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Pros and cons of Phonegap apps

Svetoslav Sinyovski
by Svetoslav Sinyovski on Thu 18 October 2012 No comments

PhoneGap

PhoneGap is a free open source framework for HTML5 app development. Adobe owns the project and offers integration of the framework in its web development tool Dreamweaver. Apple’s Xcode IDE has some neat features useful to PhoneGap developers as well – HTML and JavaScript code highlighting and code completion. PhoneGap grows fast and new versions are frequently released. This is necessary to reflect updates in the many platforms it supports and to introduce new wonders to the enthusiastic community such as Adobe PhoneGap Build – a service that allows compilation in the cloud, aiming to simplify the usually complex setup required to compile apps for each platform.

The pros

There can be no limit to the pros of using PhoneGap. If you’re a web developer, it’s the logical choice to do mobile app development. With your existing skills you can build anything you can imagine and deploy it to iOS, Android, Windows Phone, Blackberry, webOS and Symbian. A single person can develop, distribute and sell an app on all these platforms, a feat hardly possible with the resources of an entire company, were the app native. Or, one could simply use it as a vast learning resource – a gateway into the world of mobile app development, to catch a glimpse of the look and feel of each platform’s development tools and workflow. And that’s not all – JavaScript code is reusable. Nothing goes to waste.

In web development, cross-domain AJAX requests can be problematic due to security. If you want to get JSON data from another site for example, you may have to deploy various workarounds such as injecting JavaScript from the site directly in your code. With PhoneGap apps this is not a problem. Not to mention you don’t have to worry about compressing or optimizing your CSS and JavaScript files to save bandwidth – they can remain human-readable at all times. In addition to this, you also have access to the phone’s hardware, which may include magnetometer/compass, accelerometer (detects the phone’s orientation in space) and camera. Access to the file system allows storage of large amounts of data not limited by browser settings. Additional features may also be available – audio services for playing and recording sound, location services, access to contacts and events.

The cons

The cons of using PhoneGap can be difficult to explain. For people without tech background and for everyone else of course, we should begin with the most notable limitation. All mobile platforms are constantly changing and evolving. The companies behind them have their own interests and vision for the future of their products and it’s PhoneGap that has to adapt, not the other way around. HTML and JavaScript support on these platforms can be stripped in various ways and its state could vary between versions much like browsers do. Developers have a lot more to worry about too such as patents, marketing and legal stuff, use of encryption in their apps. Supporting more platforms rather adds to these problems, with Apple having perhaps the most evolved system to help minimize damage from doing things wrong and aid developers.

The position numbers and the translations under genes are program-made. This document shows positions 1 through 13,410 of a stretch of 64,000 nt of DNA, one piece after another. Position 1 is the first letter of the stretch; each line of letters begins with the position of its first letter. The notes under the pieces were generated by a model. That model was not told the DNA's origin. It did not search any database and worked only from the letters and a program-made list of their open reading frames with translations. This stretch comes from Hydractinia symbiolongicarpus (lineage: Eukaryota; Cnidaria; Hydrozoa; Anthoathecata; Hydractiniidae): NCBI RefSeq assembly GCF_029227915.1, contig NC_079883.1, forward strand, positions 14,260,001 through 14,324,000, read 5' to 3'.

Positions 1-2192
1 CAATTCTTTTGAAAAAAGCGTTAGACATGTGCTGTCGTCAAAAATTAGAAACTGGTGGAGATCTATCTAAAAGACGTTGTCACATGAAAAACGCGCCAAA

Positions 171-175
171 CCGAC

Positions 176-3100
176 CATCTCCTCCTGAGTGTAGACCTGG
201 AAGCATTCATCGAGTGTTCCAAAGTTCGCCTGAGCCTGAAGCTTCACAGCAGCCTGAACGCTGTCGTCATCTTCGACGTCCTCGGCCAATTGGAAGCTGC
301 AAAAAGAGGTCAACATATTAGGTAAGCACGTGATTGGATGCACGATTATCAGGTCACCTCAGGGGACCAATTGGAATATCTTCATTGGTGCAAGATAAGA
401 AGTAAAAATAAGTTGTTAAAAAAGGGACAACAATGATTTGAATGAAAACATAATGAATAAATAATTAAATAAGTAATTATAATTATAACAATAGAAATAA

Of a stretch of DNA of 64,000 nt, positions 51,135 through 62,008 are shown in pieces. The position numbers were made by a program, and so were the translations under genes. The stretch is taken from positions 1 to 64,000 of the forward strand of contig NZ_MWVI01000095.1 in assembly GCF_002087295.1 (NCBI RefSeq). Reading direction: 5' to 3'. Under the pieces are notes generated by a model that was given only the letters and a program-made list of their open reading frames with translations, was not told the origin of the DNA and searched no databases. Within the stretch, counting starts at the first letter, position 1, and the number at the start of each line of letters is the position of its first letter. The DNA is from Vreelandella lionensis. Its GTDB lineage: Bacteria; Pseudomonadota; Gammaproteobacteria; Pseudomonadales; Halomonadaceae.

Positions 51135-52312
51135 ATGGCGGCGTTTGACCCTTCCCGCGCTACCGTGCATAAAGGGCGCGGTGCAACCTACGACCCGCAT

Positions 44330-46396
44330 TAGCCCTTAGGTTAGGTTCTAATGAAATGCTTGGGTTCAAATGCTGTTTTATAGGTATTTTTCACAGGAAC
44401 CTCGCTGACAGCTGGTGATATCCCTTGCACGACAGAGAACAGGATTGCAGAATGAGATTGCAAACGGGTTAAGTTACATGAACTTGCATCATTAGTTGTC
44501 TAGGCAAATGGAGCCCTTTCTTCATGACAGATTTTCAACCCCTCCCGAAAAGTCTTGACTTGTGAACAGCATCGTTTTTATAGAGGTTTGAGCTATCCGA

A PhoneGap app can occupy several times the memory size of a native app. Unless it’s a very simple app, this memory will grow in time because web developers don’t have direct control over objects in memory. This can be an issue if your app targets users with high expectations on performance and quality. In iOS 5 Apple offered native integration for Twitter, same was done for Facebook in iOS 6. This is not simply a new feature for convenience, it’s a necessity aiming to reduce the use of web views in native apps because the memory cost of a web view in an app can be several times the normal size of the app. This kills other apps in memory which the user has previously run – not a big issue in itself but next time these apps are run there’s typically a short pause until they restart and the transition is not smooth.

Conclusion

JavaScript is the core language PhoneGap relies on. It’s compiled at run time in memory, unlike native platform languages such as Objective C, Java and C++ which are compiled into executable files. The JavaScript parts of PhoneGap apps’ source code are distributed in the app bundle and visible to developers who download it. It’s a kind of developer paradise, if you’re the open-minded type. While this can be troubling, it also defines PhoneGap’s place in the software ecosystem. The idea behind software such as this will not die for sure, but will PhoneGap be the leading product on the scene? JavaScript is one of the most popular languages out there, and PhoneGap is owned by Adobe, a very big player, which also owns Flash. This will probably ensure PhoneGap stays on the software scene for a long time. It could make it the right choice for HTML5 app development all along too.

Artwork from http://phonegap.com/about/artwork

Svetoslav SinyovskiPros and cons of Phonegap apps

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